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Postdiagnosis dietary factors, supplement use and breast cancer prognosis: Global Cancer Update Programme (CUP Global) systematic literature review and meta-analysis

Title: Postdiagnosis dietary factors, supplement use and breast cancer prognosis: Global Cancer Update Programme (CUP Global) systematic literature review and meta-analysis
Authors: Becerra-Tomas, N
Balducci, K
Abar, L
Aune, D
Cariolou, M
Greenwood, DC
Markozannes, G
Nanu, N
Vieira, R
Giovannucci, EL
Gunter, MJ
Jackson, AA
Kampman, E
Lund, V
Allen, K
Brockton, NT
Croker, H
Katsikioti, D
McGinley-Gieser, D
Mitrou, P
Wiseman, M
Cross, AJ
Riboli, E
Clinton, SK
McTiernan, A
Norat, T
Tsilidis, KK
Chan, DSM
Item Type: Journal Article
Abstract: Little is known about how diet might influence breast cancer prognosis. The current systematic reviews and meta-analyses summarise the evidence on postdiagnosis dietary factors and breast cancer outcomes from randomised controlled trials and longitudinal observational studies. PubMed and Embase were searched through 31st October 2021. Random-effects linear dose-response meta-analysis was conducted when at least three studies with sufficient information were available. The quality of the evidence was evaluated by an independent Expert Panel. We identified 108 publications. No meta-analysis was conducted for dietary patterns, vegetables, wholegrains, fish, meat, and supplements due to few studies, often with insufficient data. Meta-analysis was only possible for all-cause mortality with dairy, isoflavone, carbohydrate, dietary fibre, alcohol intake and serum 25-hydroxyvitamin D (25(OH)D), and for breast cancer-specific mortality with fruit, dairy, carbohydrate, protein, dietary fat, fibre, alcohol intake and serum 25(OH)D. The results, with few exceptions, were generally null. There was limited-suggestive evidence that predefined dietary patterns may reduce the risk of all-cause and other causes of death; that isoflavone intake reduces the risk of all-cause mortality (relative risk (RR) per 2 mg/day: 0.96, 95% confidence interval (CI): 0.92-1.02), breast cancer-specific mortality (RR for high vs low: 0.83, 95% CI: 0.64-1.07), and recurrence (RR for high vs low: 0.75, 95% CI: 0.61-0.92); that dietary fibre intake decreases all-cause mortality (RR per 10 g/day: 0.87, 95% CI: 0.80-0.94); and that serum 25(OH)D is inversely associated with all-cause and breast cancer-specific mortality (RR per 10 nmol/L: 0.93, 95% CI: 0.89-0.97 and 0.94, 95% CI: 0.90-0.99, respectively). The remaining associations were graded as limited-no conclusion.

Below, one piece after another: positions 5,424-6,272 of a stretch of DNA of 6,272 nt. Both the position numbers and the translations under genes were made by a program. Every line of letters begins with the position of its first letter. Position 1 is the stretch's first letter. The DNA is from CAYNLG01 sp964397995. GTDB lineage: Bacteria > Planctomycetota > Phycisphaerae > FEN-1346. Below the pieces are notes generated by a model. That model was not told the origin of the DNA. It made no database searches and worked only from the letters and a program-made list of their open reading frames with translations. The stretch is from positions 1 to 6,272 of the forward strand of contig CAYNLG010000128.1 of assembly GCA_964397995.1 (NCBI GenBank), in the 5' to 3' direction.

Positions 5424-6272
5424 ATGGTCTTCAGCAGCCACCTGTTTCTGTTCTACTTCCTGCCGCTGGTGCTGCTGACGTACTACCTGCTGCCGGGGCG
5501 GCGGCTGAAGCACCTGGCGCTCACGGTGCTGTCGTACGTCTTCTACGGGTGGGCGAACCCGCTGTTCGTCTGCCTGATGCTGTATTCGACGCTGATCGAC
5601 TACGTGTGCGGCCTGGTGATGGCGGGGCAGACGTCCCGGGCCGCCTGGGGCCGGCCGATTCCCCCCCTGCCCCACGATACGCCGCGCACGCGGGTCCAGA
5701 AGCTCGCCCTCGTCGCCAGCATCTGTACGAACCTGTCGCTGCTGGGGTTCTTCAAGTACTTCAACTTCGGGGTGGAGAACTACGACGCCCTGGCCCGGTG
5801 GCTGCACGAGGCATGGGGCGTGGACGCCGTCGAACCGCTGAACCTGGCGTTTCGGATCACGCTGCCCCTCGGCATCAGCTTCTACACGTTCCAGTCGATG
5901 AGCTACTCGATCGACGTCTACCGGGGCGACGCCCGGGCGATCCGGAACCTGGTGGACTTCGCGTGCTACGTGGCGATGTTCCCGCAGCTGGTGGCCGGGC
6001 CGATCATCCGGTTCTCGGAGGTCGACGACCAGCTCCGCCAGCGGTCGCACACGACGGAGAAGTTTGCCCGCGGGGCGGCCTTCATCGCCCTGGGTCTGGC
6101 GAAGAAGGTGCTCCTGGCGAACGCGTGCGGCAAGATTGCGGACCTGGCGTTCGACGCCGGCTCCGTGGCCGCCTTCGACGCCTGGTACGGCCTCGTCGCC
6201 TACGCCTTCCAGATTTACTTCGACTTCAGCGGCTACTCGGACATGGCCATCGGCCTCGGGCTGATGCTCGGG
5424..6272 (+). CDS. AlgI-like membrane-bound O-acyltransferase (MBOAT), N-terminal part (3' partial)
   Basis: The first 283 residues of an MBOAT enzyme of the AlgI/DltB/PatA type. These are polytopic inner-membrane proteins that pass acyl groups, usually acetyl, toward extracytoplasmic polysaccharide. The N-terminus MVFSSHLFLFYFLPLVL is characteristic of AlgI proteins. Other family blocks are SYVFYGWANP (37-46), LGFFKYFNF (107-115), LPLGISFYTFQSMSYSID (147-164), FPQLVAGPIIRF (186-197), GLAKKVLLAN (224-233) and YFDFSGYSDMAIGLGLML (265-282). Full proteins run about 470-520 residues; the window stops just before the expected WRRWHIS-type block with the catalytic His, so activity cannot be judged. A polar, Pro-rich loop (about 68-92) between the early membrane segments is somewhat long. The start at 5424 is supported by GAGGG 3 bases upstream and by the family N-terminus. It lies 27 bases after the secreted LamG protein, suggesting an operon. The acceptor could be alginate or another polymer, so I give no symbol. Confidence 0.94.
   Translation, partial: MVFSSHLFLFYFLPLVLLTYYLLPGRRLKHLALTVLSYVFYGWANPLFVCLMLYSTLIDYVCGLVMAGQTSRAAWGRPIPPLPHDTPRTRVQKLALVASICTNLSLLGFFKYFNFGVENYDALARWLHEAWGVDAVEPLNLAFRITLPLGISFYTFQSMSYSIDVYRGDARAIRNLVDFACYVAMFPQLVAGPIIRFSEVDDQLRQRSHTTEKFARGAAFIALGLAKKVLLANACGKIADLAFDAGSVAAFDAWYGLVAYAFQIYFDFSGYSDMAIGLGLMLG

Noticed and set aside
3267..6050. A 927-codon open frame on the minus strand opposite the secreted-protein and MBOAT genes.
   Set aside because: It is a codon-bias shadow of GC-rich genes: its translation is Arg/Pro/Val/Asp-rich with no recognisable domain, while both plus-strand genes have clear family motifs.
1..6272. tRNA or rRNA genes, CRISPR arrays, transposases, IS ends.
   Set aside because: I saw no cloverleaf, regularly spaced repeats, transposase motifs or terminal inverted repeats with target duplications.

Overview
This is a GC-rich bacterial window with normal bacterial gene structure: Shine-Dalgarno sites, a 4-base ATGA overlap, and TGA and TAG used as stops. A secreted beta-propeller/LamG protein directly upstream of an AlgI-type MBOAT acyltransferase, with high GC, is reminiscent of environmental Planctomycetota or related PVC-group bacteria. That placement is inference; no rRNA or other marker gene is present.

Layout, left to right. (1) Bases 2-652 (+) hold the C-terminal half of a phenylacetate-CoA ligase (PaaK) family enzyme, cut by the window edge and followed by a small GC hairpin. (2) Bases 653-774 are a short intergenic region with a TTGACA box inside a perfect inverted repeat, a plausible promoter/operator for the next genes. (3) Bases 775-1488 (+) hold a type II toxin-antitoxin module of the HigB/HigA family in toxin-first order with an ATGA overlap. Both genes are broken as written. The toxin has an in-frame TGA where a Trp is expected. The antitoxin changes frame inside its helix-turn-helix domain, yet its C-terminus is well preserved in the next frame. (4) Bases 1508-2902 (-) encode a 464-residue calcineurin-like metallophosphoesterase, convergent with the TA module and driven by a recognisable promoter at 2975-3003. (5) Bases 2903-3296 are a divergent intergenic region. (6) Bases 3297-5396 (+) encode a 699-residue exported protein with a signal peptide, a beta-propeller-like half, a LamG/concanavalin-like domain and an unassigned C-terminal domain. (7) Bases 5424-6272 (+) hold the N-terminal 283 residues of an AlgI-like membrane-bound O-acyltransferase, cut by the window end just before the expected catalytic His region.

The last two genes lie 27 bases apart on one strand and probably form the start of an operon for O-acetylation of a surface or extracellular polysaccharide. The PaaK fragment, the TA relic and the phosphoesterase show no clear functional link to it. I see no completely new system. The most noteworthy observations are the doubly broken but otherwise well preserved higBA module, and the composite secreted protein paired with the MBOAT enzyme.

Issue Date: 15-Feb-2023
Date of Acceptance: 23-Sep-2022
URI: http://hdl.handle.net/10044/1/100476
DOI: 10.1002/ijc.34321
ISSN: 0020-7136
Publisher: Wiley
Start Page: 616
End Page: 634
Journal / Book Title: International Journal of Cancer
Volume: 152
Issue: 4
Copyright Statement: © 2022 The Authors. International Journal of Cancer published by John Wiley & Sons Ltd on behalf of UICC. This is an open access article under the terms of the Creative Commons Attribution-NonCommercial-NoDerivs License, which permits use and distribution in any medium, provided the original work is properly cited, the use is non-commercial and no modifications or adaptations are made.
Publication Status: Published
Online Publication Date: 2022-10-24
Appears in Collections:Faculty of Medicine
School of Public Health

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